• Considering the requirements of the BEPS Action 5 Report5, the Government proposes to allow a loss in relation to income benefiting from the proposed Patent Box regime to set off against the taxpayer’s other assessable profits, after being adjusted with reference to the tax rate difference (if any).

Record keeping requirements

  • As one of the essential requirements of the nexus approach, taxpayers would need to track and trace the historical R&D expenditures and income derived from each individual Eligible IP Asset.
  • A transitional measure will be introduced to ensure that taxpayers would have sufficient time to adapt to the tracking and tracing requirements (on individual sets of data). under which a taxpayer will be allowed to apply a nexus ratio where qualifying expenditures and overall expenditures are calculated on a three-year average rolling. After the transition period, the taxpayer will need to adopt the cumulative nexus ratio (i.e. to include the expenditures from the first applicable year to all subsequent years).

2. Implementation timeline

The consultation will end on 30 September 2023. The government plans to introduce a bill with the necessary legislative amendments into the Legislative Council in the first half of 2024.

KPMG observations

We are glad to see that the HKSAR Government has taken commendable initiative in introducing a Patent Box regime aimed at promoting the local development of R&D activities and the commercialisation of the R&D results. By providing the tax incentive, we believe that a conducive environment can be created for businesses to invest in R&D endeavors, which could be crucial for stimulating the economic growth and blostering the overall competitiveness of Hong Kong as a regional IP trading centre. This is particularly helpful as a wide range of IP income may have become (partially) chargeable to Profits Tax on the enactment of the Foreign-Sourced Income Exemption (FSIE) regime on 1 January 2023. The Patent Box regime would give a relief to the relevant corporate taxpayers. Other related measures have to be looked into to enable R&D activities to be undertaken in Hong Kong, e.g. talent strategy, subsidies and other non-tax support, etc.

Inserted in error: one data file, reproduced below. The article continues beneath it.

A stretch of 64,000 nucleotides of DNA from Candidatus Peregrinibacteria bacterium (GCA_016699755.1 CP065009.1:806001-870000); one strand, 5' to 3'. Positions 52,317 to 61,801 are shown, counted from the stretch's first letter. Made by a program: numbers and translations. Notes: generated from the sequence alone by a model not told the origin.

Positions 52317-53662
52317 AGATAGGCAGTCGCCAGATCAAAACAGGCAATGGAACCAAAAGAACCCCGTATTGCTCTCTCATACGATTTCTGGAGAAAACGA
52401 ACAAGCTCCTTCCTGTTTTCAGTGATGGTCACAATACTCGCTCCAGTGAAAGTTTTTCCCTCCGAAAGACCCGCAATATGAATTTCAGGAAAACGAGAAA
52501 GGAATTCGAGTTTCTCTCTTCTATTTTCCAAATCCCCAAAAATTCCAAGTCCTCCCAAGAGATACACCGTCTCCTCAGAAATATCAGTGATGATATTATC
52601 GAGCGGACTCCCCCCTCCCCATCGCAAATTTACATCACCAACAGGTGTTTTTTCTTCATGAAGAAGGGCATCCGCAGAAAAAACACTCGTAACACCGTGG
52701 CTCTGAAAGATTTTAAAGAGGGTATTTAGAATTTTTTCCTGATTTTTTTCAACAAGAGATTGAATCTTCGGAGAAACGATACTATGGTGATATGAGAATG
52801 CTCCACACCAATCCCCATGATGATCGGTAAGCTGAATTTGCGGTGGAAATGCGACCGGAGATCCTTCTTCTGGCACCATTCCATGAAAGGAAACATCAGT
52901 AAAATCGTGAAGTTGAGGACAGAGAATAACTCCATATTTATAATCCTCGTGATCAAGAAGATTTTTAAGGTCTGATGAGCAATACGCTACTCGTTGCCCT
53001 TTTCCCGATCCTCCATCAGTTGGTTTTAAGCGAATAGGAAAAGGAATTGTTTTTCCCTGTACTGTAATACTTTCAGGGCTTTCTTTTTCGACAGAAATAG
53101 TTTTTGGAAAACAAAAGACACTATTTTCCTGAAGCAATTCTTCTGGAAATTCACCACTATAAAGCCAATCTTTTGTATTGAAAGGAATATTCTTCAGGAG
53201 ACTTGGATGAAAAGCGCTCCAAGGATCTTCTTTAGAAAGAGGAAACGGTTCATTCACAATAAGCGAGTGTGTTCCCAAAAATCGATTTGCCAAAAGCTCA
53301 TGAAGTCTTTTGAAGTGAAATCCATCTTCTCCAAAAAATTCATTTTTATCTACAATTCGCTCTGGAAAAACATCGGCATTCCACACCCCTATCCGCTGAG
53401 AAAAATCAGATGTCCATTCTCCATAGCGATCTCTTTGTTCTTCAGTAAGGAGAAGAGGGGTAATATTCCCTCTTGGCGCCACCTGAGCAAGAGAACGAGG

Businesses would also welcome to see relaxation in various aspects relating to the proposed regime, for example, to cover more types of IP assets as Eligible IP Assets; providing deductions for the acquisition of IPs (or the so-called “black-hole expenditures”), etc.

Businesses closely connected with IP investments shall monitor the future developments in this area and be aware of the eligibility assessment and other compliance concerns arising from claiming the tax concessions and the on-going tracking and tracing of the relevant figures of each and every Eligible IP Asset.

1 The 2023/24 Budget Speech can be accessed via this link: The 2023-24 Budget – Home

2 The nexus approach was adopted by the OECD as a minimum standard for preferential tax regimes for IP income under Action 5 of the BEPS 1.0 Action Plan.

3 They refer to the rights granted to the owners of plant varieties over cultivated plant varieties the owners have bred or discovered and developed, in which the applications for such rights are governed by the Plant Varieties Protection Ordinance (PVPO)(Cap. 490) administered by the Agriculture, Fisheries and Conservation Department.

4 It is required that (i) the invention of any eligible patent must be (1) included in an application filed under Hong Kong’s OGP system, (2) a granted OGP, (3) a short-term patent (STP) application or (4) a granted STP for which a post-grant substantive examination requirement has been filed; and (ii) the plant variety of any eligible plant variety right must be the subject plant variety of a Hong Kong application for or grant of a plant variety right under the PVPO in respect of such plant variety.

5 Any tax losses associated with the income benefiting from a preferential IP regime should be used in a manner that is consistent with domestic legislation and that does not allow the set-off of those losses against income that is taxed at the ordinary rate.